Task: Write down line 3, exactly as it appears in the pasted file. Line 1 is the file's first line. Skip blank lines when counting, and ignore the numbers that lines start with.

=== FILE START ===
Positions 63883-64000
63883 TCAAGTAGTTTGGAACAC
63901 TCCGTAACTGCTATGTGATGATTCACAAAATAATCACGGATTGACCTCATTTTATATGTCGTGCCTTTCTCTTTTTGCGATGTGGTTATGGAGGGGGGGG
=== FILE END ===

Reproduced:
63901 TCCGTAACTGCTATGTGATGATTCACAAAATAATCACGGATTGACCTCATTTTATATGTCGTGCCTTTCTCTTTTTGCGATGTGGTTATGGAGGGGGGGG